Bordering on Criminal: The Routine Abuse of Migrants in the Removal System (Part 2: Possessions Taken and Not Returned)

Washington, DC: American Immigration Council Special Report, December 2013

11 Pages Posted: 20 Jul 2015

See all articles by Daniel Martinez

Daniel Martinez

University of Arizona - Department of Sociology

Jeremy Slack

University of Texas at El Paso

Date Written: July 19, 2015

Abstract

This report focuses on the issue of repatriated migrants’ belongings being taken and not returned by U.S. authorities. Overall, we find that the taking of belongings and the failure to return them is not a random, sporadic occurrence, but a systematic practice. One indication of this is that just over one-third of deportees report having belongings taken and not returned. Perhaps one of the most alarming findings is that, among deportees who were carrying Mexican identification cards, 1 out of every 4 had their card taken and not returned. The taking of possessions, particularly identity documents, can have serious consequences and is an expression of how dysfunctional the deportation system is. Our study finds that migrants processed through Operation Streamline, or held in detention for a week or longer, are most likely to have their possessions taken and not returned.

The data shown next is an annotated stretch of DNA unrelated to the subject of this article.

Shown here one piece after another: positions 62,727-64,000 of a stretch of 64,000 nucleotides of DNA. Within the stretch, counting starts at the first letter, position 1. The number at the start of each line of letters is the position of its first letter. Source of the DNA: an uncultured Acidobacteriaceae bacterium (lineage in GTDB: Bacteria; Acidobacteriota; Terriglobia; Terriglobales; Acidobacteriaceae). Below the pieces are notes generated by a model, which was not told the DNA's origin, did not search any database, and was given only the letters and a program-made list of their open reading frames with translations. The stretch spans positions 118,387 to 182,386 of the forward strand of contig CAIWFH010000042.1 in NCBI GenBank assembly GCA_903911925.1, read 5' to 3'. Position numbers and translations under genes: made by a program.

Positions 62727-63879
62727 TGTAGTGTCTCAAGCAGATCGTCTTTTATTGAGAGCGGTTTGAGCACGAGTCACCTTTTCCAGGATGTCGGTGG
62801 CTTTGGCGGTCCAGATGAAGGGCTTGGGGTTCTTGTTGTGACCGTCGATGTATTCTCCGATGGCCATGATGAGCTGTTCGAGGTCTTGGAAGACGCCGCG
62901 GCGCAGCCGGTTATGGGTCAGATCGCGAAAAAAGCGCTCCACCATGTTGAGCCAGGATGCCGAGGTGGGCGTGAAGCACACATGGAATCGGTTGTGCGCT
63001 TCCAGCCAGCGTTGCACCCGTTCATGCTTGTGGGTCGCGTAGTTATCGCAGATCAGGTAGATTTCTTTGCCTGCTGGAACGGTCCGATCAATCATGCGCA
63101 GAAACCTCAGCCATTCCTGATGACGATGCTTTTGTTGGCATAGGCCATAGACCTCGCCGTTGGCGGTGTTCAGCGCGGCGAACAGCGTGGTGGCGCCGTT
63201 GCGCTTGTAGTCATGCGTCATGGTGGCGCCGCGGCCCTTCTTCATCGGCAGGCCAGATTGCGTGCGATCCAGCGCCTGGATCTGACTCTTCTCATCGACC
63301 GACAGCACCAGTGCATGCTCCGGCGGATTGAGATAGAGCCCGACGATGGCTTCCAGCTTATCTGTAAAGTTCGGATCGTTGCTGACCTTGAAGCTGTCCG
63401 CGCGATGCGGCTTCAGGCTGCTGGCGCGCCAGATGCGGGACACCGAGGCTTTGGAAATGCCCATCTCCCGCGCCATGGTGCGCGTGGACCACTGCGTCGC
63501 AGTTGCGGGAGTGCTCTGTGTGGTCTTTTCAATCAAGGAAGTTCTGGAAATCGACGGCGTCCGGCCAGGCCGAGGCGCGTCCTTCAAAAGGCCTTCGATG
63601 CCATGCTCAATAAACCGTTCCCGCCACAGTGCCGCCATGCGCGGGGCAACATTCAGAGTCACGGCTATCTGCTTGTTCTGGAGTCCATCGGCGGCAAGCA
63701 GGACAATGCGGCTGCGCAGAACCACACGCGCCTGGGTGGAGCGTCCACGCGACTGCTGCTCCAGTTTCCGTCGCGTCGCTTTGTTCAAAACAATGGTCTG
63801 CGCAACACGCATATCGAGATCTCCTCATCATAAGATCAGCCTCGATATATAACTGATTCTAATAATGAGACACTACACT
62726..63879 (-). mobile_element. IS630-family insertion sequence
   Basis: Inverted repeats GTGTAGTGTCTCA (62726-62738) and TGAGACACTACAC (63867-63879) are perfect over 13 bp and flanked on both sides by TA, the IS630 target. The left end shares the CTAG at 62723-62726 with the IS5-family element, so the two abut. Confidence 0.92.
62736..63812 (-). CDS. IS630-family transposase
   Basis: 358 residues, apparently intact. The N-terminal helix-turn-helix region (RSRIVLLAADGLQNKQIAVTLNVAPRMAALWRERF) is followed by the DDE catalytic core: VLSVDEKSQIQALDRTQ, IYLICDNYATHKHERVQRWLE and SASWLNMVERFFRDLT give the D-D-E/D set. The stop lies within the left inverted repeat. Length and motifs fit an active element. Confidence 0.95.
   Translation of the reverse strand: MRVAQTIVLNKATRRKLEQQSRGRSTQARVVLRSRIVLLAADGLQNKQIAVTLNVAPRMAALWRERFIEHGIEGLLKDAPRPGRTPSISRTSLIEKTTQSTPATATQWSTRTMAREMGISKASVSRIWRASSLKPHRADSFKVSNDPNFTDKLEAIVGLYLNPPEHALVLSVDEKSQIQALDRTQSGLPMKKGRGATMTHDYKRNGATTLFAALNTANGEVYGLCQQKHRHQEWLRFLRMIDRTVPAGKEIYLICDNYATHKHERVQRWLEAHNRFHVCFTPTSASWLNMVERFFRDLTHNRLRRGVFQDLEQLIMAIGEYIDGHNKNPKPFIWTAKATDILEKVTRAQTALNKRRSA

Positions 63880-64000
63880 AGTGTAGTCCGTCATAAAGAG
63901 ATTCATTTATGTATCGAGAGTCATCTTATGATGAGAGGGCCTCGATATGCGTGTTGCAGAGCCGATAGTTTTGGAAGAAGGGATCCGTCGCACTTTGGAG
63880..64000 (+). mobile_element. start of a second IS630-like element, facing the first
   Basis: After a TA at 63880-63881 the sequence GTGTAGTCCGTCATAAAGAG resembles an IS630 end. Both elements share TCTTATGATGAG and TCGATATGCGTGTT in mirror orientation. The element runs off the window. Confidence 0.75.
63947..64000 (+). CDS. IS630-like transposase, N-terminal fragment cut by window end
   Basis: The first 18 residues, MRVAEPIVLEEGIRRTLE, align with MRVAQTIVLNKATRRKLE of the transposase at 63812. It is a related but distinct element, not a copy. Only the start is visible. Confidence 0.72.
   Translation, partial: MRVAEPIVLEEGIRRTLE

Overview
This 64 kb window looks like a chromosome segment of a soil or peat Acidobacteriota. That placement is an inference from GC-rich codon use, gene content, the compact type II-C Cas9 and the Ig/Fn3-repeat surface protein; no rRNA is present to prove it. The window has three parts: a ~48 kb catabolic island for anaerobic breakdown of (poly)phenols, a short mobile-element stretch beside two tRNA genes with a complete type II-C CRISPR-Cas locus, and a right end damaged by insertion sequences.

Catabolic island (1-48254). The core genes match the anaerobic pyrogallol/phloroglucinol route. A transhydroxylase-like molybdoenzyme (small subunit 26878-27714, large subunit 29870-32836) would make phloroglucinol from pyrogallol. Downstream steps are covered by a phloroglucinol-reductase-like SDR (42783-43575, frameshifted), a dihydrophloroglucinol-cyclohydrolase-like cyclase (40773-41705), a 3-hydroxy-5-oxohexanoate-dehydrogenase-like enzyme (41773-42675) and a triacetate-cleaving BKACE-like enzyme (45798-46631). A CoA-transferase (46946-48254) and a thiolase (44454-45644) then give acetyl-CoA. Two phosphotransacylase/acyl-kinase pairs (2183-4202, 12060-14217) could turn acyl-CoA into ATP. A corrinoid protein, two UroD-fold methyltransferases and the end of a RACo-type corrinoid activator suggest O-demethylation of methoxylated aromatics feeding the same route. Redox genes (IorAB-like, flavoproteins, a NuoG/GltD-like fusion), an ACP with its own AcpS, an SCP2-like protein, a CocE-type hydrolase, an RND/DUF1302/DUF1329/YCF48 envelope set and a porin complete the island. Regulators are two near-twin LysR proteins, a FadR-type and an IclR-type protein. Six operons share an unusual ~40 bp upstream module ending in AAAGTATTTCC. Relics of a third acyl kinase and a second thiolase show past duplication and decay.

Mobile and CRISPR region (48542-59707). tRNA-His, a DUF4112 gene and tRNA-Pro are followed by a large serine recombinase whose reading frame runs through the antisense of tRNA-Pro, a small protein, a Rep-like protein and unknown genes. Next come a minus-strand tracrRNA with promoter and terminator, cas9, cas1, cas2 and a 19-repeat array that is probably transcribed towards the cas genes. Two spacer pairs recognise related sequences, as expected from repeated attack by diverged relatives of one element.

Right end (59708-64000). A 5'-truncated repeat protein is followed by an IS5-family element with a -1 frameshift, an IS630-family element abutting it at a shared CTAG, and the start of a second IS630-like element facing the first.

Keywords: unauthorized migration, abuse, enfocement, deportation

Suggested Citation

Martinez, Daniel and Slack, Jeremy, Bordering on Criminal: The Routine Abuse of Migrants in the Removal System (Part 2: Possessions Taken and Not Returned) (July 19, 2015). Washington, DC: American Immigration Council Special Report, December 2013, Available at SSRN: https://ssrn.com/abstract=2633144

Daniel Martinez (Contact Author)

University of Arizona - Department of Sociology ( email )

United States

Jeremy Slack

University of Texas at El Paso ( email )

500 W University Ave
El Paso, TX 79902
United States

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